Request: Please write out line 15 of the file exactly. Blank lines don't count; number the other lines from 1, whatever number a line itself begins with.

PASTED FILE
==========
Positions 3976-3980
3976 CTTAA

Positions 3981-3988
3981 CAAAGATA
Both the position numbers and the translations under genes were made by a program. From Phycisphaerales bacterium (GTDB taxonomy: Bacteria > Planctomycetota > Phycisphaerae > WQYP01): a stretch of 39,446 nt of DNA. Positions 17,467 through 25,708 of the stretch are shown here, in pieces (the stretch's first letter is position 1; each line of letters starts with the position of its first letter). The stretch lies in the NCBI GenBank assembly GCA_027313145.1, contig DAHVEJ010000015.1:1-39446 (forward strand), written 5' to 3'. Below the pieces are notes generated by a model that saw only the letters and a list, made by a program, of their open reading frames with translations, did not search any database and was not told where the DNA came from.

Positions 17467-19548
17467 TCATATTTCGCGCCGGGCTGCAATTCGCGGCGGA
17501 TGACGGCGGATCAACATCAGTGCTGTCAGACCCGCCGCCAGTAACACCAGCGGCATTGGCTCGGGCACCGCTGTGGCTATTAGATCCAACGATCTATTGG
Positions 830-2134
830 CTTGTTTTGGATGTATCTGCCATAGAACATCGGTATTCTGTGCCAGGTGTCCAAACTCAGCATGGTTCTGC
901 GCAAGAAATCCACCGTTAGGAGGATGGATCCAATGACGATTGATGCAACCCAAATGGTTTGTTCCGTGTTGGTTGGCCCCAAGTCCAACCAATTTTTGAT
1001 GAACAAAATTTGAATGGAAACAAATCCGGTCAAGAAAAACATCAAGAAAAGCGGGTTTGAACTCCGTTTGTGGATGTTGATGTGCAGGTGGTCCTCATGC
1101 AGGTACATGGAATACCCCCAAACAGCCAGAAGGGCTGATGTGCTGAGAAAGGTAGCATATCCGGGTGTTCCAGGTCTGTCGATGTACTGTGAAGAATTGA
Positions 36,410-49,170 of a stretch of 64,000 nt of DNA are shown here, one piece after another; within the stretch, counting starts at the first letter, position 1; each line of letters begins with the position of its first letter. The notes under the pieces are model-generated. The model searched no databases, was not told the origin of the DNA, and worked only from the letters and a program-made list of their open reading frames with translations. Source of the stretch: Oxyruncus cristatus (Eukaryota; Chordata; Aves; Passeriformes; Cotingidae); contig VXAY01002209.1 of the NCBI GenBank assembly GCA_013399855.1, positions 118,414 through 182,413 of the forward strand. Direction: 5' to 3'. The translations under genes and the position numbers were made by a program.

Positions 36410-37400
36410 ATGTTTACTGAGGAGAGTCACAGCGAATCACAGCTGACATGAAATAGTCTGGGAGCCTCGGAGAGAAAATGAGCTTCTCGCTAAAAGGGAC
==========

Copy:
Positions 36410-37400